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Reflections on meeting the President and the Prime Minister of India

March 12, 2008

It is indeed a sign of the high respect paid to IPPNW by Indian officials that delegations were invited to meet both the President and the Prime Minister of India.

Meeting with President of India Smt. Pratibha Devisingh Patil.

Dr. L.S. Chawla, President of Indian Doctors for Peace and Development introduced us to President Patil at her residence on March 8, and we were also joined by our Co-President Ime John of Nigeria, IPPNW Board Chair Bjorn Hilt of Norway, Tilman Ruff and Ruth Mitchell of Australia, Bob Gould of the United States, Inga Blum of Germany, and IPPNW Executive Director Michael Christ.

The President of India has a mostly symbolic function as an embodiment of the greatness and spirit of the country.

Originally the intention was that the President should speak at our Inaugural Session. However, the cost of the security around such an arrangement would have been extremely high and the organizers opted for the vice president whose presence required less extensive security.The presidential residence building is enormous. The opulence and magnificence of the rooms and of the guards contrasted with the unpretentious appearance of the President, an elderly Mother of India, a seemingly frail, almost Gandhi-thin woman whom we met. Smt. Pratibha Devisingh Patil assumed office as the 12th president of India July 25 2007. She was trained as a lawyer. She was in her early years an excellent table tennis player.During our about 20 minutes of audience with the President Dr Chawla talked about our organisation. In our presentation we recalled India’s proud tradition of work for international nuclear disarmament. If the USA, when the new administration comes into power, takes action for nuclear disarmament, what would India do? We expressed the hope that India would in cooperation with its neighbors Pakistan and China act for regional nuclear disarmament. After all, we had seen the bust of Mahatma Gandhi in the anteroom. We expected great initiatives from India.The President voiced great appreciation of our movement and said that our work was really for the benefit of all of us. ”All mankind is one family, isn’t that so” said the President. Our question was, as was to be expected, not answered directly.Ruth Mitchell from Australia congratulated India to its victory over Australia in cricket recently which the President gratefully appreciated.We gave the President a “guidebook” for the path to nuclear disarmament “Draft Model Nuclear Convention” in the hope that this would show that nuclear disarmament is a real possibility. After the meeting we where shown the great beautiful garden behind the palace.

Meeting with Prime Minister Manmohan Singh

On the 10th, we met with Prime Minister Manmohan Singh. Dr. Chawla again made the introductions of Ime John, Ruth Mitchell, Bob Gould and Inga Blum. This time we were joined by former Canadian Senator Douglas Roche, the Chair of the Middle Powers Initiative, and IPPNW Program Director John Loretz.

The Prime minister of a country of more than one billion inhabitants is of course very busy. It is all the more remarkable that he set aside more than one quarter of an hour for our delegation. Dr Chawla opened by introducing IPPNW, our history and our Nobel Peace Award. The PM seemed to be well informed about this. During the meeting he repeatedly expressed his sincere appreciation of our work which he saw as being in line with the work of the India Gov’t. We then described recent developments which give us a hope that initiatives for nuclear weapons abolition would be taken by USA soon. How would India act if USA and Russia began sincere negotiations for nuclear abolition, aiming for Zero? May we expect that India calls on its neighbors China and Pakistan for possible regional nuclear disarmament? Or would India, in the tradition of Rajiv Gandhi, take any other bold initiatives for nuclear abolition?Prime Minister Manmohan Singh said that he had repeated and updated the Rajiv Gandhi plan in his speech in the UN General Assembly two years ago. However, nuclear disarmament would have to be a global process. There was no place for a local, bilateral or regional initiative. China in particular would not be interested, China compares itself with the US, not with India.Senator Douglas Roche tried, using his diplomatic experience, to reformulate the question in several ways. However, the response was clear and unwavering: We are not to expect any initiative from India other than cooperation in a global disarmament process. “But how long would India wait? Until the US and Russia came down to the same number of nuclear weapons as India?” This was a rather academic question said the PM. We gave our host a copy of the Model Nuclear Convention and some other documents. He promised to study the convention (and his aides started immediately, we saw) and again expressed his appreciation of our work. The tenor of the discussion was polite and friendly.From the meeting with the President we got what we hoped for: Respect and recognition. Personally I was somewhat disappointed by the meeting with Prime Minister Manmohan Singh. He was well informed of recent developments in USA and UK which opened an opportunity for initiatives for nuclear disarmament. He had no intention to take any initiative to use that opportunity. This is likely to be a result of his problems of balancing the domestic political forces. We did not discuss the US-India Nuclear Deal as we knew that there we would have no chance of making any impact, only cause irritation and decreasing our chances for future meetings.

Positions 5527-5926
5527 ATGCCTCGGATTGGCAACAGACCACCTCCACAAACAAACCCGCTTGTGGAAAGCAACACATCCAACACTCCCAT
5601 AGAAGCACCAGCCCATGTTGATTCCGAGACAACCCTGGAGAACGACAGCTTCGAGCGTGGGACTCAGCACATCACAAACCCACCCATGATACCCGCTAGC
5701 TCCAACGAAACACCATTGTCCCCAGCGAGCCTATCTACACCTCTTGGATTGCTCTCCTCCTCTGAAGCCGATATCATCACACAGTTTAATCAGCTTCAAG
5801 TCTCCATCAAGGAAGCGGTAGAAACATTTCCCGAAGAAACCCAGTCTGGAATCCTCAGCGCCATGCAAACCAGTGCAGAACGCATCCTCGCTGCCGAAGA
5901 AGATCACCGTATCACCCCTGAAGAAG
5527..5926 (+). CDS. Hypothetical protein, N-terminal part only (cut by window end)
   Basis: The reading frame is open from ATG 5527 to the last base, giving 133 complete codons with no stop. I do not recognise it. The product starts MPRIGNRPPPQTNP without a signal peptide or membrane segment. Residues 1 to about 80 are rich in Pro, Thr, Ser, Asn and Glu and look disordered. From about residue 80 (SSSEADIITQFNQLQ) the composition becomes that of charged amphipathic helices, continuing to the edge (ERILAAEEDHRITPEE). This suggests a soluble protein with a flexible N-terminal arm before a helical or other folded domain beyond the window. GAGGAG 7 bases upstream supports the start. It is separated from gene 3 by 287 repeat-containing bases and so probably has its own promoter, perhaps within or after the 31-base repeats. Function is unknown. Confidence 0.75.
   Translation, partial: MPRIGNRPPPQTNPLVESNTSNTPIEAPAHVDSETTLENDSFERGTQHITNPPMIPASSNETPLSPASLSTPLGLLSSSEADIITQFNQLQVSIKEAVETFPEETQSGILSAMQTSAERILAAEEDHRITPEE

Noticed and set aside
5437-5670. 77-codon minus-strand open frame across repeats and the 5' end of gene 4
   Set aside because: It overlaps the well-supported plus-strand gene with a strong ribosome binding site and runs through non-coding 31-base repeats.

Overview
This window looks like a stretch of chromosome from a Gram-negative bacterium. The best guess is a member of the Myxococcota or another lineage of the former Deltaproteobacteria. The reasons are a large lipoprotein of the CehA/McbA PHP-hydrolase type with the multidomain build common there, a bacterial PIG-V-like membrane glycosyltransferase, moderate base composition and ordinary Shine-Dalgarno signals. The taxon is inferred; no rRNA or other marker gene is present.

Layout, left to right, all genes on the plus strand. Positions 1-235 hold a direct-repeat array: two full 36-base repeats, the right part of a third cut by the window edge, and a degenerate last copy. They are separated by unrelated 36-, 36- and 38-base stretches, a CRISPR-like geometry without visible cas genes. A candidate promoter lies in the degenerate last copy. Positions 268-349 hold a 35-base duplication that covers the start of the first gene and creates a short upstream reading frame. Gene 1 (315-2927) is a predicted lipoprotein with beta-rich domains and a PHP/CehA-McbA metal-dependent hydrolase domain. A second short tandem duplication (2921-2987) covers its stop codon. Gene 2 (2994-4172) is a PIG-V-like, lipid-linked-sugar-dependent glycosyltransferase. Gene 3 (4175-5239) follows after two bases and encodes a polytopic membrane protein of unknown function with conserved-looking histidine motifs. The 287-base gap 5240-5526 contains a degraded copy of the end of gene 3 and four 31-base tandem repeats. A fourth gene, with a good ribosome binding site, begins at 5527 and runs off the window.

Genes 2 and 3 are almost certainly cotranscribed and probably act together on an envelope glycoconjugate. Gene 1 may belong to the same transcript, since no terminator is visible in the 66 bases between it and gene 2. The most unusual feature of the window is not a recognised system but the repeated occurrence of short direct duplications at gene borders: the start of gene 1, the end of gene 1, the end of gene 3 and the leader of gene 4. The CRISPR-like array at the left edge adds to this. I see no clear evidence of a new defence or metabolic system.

Gunnar Westberg, IPPNW Outgoing Co-President

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